7 Tips for healthy living
When it comes to healthy living – it’s all about your choices and mindset. Choosing to #loveyourselfenough to be kind to yourself every day is key. The more you practice self-love, the healthier you’ll be long-term. Here are a few points that I think go hand-in-hand with successful healthy living:
SCRAP THE IDEA THAT ‘HEALTHY’ IS BORING
The notion of ‘healthy’ as restrictive, boring or unvaried is more of an outdated perception that comes from the older generations, where dieters were eating for skinniness versus eating for health, strength and vibrancy, as we do today. Scrap the lettuce! There is an endless supply of delicious, fresh and fragrant produce available for you to choose from, it’s up to you to explore it. Nowadays there is no limit of support when it comes to preparing healthy and tasty recipes. If you have a serious sweet tooth, you’re in luck! I’ve just launched my Super Scoop recipe book with over 30 sweet (but healthy) recipes. Each recipe contains Super Scoop – a delicious plant-based drink mix that’s been fortified with fibre, probiotics, antioxidants and nutrients.
UPDATE YOUR KNOWLEDGE CONSTANTLY
Most of us are creatures of habit and often see tradition as ‘right’, and anything that deviates from that makes us feel uncomfortable. However, the world of health and nutrition is constantly changing and although there are key elements that won’t change, for eg. vegetables are healthy, it’s always a good idea to keep an open mind and try new things. It’s also important to do your own research and avoid falling for marketing ‘traps’ where brands claim to help you lose 5kg in two weeks, for instance. It’s not ‘low fat’ or ‘sugar-free’ that’s going to make you healthier, it’s fresher, less processed produce together with sound nutritional knowledge.
Our body functions as a whole, and our brain and emotions are a part of that whole. The right exercise and diet for you will make you feel good as well as look good - deprivation isn’t going to cut it. A happy brain needs B vitamins for mood and energy, vitamin D and exercise for release of ‘happy’ hormones – endorphins – and omega 3 fatty acids for improved cognitive brain functions, like improving memory and concentration.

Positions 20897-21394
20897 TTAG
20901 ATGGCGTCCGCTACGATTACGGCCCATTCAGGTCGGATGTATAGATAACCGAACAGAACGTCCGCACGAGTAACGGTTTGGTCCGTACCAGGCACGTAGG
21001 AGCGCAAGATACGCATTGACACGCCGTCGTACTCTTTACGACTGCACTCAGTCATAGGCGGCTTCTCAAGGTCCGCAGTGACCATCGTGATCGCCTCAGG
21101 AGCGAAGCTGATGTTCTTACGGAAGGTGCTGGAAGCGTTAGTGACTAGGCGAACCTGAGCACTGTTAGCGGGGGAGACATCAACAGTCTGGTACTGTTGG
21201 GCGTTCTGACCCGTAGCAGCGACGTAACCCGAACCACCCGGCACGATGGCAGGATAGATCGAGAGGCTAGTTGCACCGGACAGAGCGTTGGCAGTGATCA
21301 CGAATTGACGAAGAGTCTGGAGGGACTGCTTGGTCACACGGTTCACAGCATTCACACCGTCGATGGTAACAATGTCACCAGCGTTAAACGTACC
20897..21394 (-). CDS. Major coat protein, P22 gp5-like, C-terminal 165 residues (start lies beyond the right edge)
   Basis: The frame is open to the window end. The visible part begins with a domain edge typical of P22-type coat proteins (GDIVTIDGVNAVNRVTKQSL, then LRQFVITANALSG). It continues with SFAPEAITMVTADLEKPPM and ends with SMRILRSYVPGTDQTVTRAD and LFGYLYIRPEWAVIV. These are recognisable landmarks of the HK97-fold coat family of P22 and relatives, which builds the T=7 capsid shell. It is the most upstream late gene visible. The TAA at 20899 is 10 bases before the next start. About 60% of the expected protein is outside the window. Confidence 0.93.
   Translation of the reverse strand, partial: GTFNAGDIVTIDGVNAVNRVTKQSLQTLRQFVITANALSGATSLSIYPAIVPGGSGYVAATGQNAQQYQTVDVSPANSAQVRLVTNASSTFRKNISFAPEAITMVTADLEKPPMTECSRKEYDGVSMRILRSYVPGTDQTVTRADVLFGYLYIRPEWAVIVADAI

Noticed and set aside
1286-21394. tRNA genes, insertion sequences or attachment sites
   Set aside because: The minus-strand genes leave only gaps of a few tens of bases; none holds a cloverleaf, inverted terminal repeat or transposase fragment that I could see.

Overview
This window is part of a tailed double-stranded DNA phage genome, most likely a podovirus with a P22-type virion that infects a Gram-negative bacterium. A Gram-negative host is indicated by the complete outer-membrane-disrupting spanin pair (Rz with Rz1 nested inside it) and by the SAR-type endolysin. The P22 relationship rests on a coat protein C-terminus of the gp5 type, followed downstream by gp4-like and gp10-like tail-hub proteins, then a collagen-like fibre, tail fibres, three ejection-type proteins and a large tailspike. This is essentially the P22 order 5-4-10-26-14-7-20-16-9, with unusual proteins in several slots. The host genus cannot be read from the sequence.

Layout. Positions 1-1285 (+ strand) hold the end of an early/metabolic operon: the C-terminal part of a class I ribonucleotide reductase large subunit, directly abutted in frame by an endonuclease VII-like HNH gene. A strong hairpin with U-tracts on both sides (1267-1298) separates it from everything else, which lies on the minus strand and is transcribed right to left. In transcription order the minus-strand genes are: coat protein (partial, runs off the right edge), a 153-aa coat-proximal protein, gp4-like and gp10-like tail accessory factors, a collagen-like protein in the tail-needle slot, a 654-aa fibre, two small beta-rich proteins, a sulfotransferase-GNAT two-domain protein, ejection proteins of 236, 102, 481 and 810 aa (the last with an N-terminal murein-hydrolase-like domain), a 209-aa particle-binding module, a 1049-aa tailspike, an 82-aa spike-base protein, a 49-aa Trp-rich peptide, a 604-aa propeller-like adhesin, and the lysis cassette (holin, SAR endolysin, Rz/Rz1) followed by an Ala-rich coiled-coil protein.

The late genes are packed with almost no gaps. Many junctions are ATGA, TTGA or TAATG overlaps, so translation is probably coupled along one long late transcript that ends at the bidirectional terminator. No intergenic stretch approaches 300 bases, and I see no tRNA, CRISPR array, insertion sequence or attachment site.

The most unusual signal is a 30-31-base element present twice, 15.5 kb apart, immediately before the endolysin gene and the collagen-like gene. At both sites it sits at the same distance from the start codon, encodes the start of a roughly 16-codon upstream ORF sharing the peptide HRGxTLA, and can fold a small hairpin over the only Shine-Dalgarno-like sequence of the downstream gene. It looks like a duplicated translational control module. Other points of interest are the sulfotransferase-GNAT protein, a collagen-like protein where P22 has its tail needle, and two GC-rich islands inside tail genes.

OPT FOR THE 80/20 RULE
The all-or-nothing approach is dangerous when it comes to dieting: many people can lose sight of their original goal and strive towards unrealistic aspirations, or they feel they have failed after not following a strict regime to the tee and fall right off the bandwagon. I have always opted for an 80/20 rule with the occasional treats here and there. It’s healthy and sustainable for the body and mind. If I eat a little too much at a function, for instance, I make up for it by working out a little harder at my next exercise session. Have you tried rebounding yet? It’s my favourite all-in-exercise to burn fat, calories and build muscle. And the good news is, just 10 minutes on the rebounder is equivalent to 30 minutes of jogging on the road or treadmill, in terms of effort. So, the next time you indulge in that piece of cake, try one of my at-home rebounding classes to burn off the extra kilojoules, while having fun!
SET YOUR NON-NEGOTIABLES
Whether this is 5 portions of fruit and veg daily, a minimum of 7 hours sleep or an hour of exercise 3 times a week, decide what you’re flexible on and what you’re not. Then stick to it.
BE DISCIPLINED (AND STRONG!)
You’re just NOT going to get results if you cave into every temptation or don’t make an effort to work out enough each week. There is no quick way around it.
SMALL, CONSISTENT EFFORT ALWAYS WINS
Getting straight back on the bandwagon after a cheat meal or doubling up your efforts in the gym after a relaxed week is more valuable than the odd drastic measure. Before you dive into quick fixes like liquid meals or fat loss tablets, always ask yourself if you can maintain it long-term. If not, leave it alone.